9. Dead Horse Bay

Dead Horse Bay

Just next to Floyd Bennett Field in Brooklyn, across from Fort Tilden and the Rockaways, sits Dead Horse Beach, which not only contains the remnants of dead horses but also a plethora of vintage garbage from over a hundred years ago. The landscape is dotted with bottles, among which you can find perfume bottles from the early 1900s, creepy toys, plenty of household knickknacks, decaying boats, and even (reportedly), old handguns. Millstone was also found there, leftover from the Dutch in the 17th century.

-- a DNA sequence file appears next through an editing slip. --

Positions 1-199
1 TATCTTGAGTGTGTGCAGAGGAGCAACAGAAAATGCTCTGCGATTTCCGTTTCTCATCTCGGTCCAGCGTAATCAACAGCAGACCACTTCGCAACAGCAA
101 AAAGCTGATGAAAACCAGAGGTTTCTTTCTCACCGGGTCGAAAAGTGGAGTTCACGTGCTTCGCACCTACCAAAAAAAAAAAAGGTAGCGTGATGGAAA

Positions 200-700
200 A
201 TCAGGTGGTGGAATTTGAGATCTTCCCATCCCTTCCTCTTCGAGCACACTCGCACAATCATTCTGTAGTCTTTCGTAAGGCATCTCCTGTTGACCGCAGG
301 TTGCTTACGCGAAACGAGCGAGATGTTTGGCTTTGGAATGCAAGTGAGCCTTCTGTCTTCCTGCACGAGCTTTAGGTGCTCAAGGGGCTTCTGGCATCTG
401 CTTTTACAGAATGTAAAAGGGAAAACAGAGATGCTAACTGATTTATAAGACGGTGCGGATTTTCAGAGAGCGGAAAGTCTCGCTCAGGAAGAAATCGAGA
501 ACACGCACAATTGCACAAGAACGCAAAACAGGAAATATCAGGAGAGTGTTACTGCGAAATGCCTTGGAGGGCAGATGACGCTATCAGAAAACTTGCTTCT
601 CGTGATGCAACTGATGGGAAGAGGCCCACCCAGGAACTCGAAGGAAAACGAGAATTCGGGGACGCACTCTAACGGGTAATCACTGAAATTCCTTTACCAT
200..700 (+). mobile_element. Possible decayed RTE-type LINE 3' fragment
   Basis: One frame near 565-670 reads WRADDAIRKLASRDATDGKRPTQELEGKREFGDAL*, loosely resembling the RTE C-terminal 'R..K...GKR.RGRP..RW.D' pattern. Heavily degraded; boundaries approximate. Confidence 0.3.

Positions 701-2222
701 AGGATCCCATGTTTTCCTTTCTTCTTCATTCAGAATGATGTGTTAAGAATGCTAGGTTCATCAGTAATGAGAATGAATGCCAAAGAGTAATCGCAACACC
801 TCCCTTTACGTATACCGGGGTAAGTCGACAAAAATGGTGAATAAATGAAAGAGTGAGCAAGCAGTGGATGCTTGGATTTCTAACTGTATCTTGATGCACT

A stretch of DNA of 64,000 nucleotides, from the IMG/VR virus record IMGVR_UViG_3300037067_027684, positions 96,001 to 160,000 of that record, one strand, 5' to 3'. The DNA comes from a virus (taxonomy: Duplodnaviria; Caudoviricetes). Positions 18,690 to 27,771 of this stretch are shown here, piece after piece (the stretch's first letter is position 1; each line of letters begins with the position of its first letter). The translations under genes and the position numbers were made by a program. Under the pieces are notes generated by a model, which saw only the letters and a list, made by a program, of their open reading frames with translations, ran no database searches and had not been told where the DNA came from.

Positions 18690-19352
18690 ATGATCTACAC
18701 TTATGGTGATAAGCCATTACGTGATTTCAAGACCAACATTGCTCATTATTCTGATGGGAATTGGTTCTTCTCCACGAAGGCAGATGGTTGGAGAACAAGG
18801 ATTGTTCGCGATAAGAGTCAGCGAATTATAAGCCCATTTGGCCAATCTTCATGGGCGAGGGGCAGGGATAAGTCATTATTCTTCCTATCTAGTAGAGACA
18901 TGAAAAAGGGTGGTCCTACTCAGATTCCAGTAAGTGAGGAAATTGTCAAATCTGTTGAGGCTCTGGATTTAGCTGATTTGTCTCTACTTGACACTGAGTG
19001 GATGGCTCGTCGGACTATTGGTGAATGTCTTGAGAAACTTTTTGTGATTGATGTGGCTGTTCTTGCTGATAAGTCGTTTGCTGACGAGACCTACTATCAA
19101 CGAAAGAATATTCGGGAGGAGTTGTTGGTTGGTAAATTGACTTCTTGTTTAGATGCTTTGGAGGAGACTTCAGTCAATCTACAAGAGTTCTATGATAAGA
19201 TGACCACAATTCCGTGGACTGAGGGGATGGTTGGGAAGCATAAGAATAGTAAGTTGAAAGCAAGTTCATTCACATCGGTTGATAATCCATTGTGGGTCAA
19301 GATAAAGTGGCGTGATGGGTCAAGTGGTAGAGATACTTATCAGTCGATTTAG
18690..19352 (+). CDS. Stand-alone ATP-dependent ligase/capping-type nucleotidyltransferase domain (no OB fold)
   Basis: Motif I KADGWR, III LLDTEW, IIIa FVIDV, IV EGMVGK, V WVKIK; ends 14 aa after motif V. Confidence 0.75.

Dead Horse Beach functioned as the Brooklyn land dump from around 1850 to 1930 and was dotted with horse-rendering plants from the 1850s through the late 1910s. (Horse-rending is just a nicer-sounding term for what is done with dead horses, and you can still see pieces of horse bone on the beach.) Most of the plants burned down, but one remains amidst the tar. In August 2020, the National Park Service closed the beach area after the presence of radiological contamination was discovered.